Such rejection extends beyond contesting the power of the older génér- ation to an outright rejection of central éléments of Malawian cultural tra- ditions. Ruptures with a perceived cultural past generate conflict and tension between relatives, and usually entail the departure of new born- agains from their immédiate circle of family members.
It can be concluded here that the rejection of the use of alcohol by the born-again preachers coincides with a deeper generational conflict. This has had ramifications since it emerged in the context of the Banda regime that relied on gerontocratie power structures. In the urban areas where the first born-again groups became active, the salience of this geronto- cratie structure was feit on a daily basis as local party chairmen of the sole governing Malawi Congress Party worked hand in hand with elders in their capacity as local chiefs (mfumu) and religious authorities. Against this background one can argue that the debate about alcohol was, and still is, a modernist one, a discourse that allows for the moral rejection of things and structures emerging from the impure and threatening "past." According to born-again Christians, the modern moral individual does not indulge in smoking or drinking, or in what the "cultural" or the "tra- ditional" may provide.
In the born-again ideology, alcohol has been turned into a site of con- testation. Moreover, it pits the power of authorities in the daily existence of young urbanités in Malawi's major cities against each other in a variety
of ways. First, the rejection of alcohol turns the ordinary daily life of many urbanités into an area of immorality by prohibiting the common practices of visiting beer halls, beer parties, discos, bars and other public places. In effect, this prohibition serves the purpose of controlling young urbanités' leisure time. Time saved in the evenings and weekends is redirected to born-again meetings, an antidote against the "idleness" of visiting bars and getting drurtk. The rejection of one's past lifestyle and social life can be regarded as a profoundly effective form of discipline.
The second area of contestation is that of rejecting the power of other in- dependent churches as the ones who fail to discipline their membership and who hypocritically proclaim that they are against the use of alcohol while not enforcing their teachings. A similar sort of criticism is voiced against the established missionary churches that are considered "luke- warm" in their proclamations against alcohol indulgence. The born-agains stand out in their intolérance of the consumption and local production of alcohol.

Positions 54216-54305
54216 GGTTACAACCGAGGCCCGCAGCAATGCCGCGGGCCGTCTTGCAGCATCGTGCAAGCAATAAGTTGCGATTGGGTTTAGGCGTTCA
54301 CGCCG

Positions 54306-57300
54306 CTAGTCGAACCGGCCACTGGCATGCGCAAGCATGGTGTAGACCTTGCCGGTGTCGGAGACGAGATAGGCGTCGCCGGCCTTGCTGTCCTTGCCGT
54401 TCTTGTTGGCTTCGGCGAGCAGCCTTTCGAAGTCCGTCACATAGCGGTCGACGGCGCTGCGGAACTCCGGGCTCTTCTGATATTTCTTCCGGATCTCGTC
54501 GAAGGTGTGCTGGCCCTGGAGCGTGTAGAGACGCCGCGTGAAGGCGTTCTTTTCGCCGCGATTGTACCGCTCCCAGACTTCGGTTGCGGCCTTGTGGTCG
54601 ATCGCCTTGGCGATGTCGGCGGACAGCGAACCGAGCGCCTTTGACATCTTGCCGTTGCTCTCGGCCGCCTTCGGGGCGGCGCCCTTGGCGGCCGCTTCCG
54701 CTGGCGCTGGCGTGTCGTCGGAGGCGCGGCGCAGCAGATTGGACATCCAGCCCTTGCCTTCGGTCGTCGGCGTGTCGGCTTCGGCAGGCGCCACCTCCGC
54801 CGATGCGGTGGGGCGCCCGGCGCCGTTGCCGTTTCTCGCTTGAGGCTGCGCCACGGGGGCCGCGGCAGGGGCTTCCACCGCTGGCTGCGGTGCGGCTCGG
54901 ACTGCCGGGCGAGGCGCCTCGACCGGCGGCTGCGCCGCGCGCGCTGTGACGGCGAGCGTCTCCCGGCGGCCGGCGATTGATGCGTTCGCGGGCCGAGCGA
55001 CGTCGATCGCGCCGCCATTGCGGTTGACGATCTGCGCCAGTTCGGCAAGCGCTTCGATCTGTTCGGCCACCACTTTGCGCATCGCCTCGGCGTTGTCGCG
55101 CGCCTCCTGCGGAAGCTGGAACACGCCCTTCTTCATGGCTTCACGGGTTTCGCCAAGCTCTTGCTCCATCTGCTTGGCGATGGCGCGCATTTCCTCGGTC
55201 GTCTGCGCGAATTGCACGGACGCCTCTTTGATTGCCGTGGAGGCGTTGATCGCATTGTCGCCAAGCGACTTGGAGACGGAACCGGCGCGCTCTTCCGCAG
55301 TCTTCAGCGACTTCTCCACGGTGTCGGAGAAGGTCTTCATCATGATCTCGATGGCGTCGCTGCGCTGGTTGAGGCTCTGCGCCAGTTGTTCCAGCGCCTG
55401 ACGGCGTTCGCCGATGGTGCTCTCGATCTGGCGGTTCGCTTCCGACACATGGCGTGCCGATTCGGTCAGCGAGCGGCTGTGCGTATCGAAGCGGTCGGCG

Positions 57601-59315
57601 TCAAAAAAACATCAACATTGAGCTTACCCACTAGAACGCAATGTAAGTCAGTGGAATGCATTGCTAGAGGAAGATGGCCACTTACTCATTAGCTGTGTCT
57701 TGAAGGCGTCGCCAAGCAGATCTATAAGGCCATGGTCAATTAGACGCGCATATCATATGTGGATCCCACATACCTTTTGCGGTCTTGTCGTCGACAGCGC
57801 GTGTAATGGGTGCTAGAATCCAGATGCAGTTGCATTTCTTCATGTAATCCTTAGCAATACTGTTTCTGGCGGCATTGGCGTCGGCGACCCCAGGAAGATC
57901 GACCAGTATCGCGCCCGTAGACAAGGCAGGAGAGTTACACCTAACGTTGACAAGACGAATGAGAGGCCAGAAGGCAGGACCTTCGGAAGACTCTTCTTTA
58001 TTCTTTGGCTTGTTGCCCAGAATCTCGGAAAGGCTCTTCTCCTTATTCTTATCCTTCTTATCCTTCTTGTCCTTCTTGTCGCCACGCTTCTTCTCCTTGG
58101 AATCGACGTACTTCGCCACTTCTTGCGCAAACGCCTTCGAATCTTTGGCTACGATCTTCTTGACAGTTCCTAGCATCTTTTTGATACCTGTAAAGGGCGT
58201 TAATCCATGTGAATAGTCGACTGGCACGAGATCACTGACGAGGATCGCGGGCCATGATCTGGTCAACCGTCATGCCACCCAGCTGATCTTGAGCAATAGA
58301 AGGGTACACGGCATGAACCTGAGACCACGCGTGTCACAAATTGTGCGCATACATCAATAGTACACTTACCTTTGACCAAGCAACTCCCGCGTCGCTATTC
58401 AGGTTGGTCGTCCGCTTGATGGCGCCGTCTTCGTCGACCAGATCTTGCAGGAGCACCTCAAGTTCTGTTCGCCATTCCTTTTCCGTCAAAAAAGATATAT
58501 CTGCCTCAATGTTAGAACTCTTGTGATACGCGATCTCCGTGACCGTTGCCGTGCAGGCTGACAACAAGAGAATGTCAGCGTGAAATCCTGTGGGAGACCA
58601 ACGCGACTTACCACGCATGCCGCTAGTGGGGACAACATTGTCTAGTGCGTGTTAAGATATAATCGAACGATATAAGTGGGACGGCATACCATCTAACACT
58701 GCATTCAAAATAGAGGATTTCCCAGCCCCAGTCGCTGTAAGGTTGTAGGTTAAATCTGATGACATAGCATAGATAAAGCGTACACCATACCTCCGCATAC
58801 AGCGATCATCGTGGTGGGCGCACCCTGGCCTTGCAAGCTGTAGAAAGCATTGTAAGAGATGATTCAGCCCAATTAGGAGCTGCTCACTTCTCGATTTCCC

At a third and deeper level, where the balance of power between the younger and the older génération is concerned, the rejection of alcohol plays a crucial rôle for born-agains in severing their links with the past. The born-again discipline entails a rigid rejection of the cultural traditions and practices that would bind the young to the authority of their elders. This is primarily understood as "breaking" with the ties of the past, the threads by which ancestors would be able to hold sway over a person's life. In this perspective, alcohol is seen as the most powerful liquid signal- ing thé présence and continuing importance of ancestor worship. To reject alcohol therefore is to reject one's cultural past. This aspect of the born- again ideology removes the firm believer from the cultural ties with thé family and its social and cultural obligations. Furthermore, it precludes thé création of a mnemonic scheme whereby thé born-again movement would represent or reflect deeper social and cultural structures.
This process of "de-mnemonization," as I have called it elsewhere, puts the entire born-again movement in a différent perspective from thé salient political and religious organizations in thé urban areas which, through their practices, aim to preserve the moral order of the past (van Dijk 1998). In earlier independent churches, thé elderly enjoyed meaningful positions that could then be re-created in an urban setting.
In thé born-again ideology, however, this is contrasted with a strong fu- ture orientation of religious ideology in thé group. The preaching and speaking in tongues are geared to thé achievement of an idéal society. Be- yond thé eschatological doctrine that every sinner will incur the wrath of
God with the imminent return of Jesus Christ and the final Day of Judg- ment, there is a marked striving toward a perfect reordering of society. The born-agains propose a prognostic program for a thoroughly purified Malawian society. In this utopian imagery, alcohol has become the sub- stance most despised and condemned. Progress (chitikukd) can only be at- tained by the avoidance of the worldly temptation of alcohol and the bondage of a cultural past that alcohol symbolizes.
Focus on the création of a religious Utopia, purified of all sorts of con- taminating evil influences, implies the adoption of an "outsider" identity. Being a born-again nécessitâtes becoming a stranger in one's "home vil- lage," to one's immédiate relatives, friends and peers. This is accentuated by dress and style; some preachers speak only English at their meetings, which then is translated into Chichewa by an interpréter. Born-again meet- ings are envisaged as safe havens where the new puritan order is already in effect and where alcohol has no place.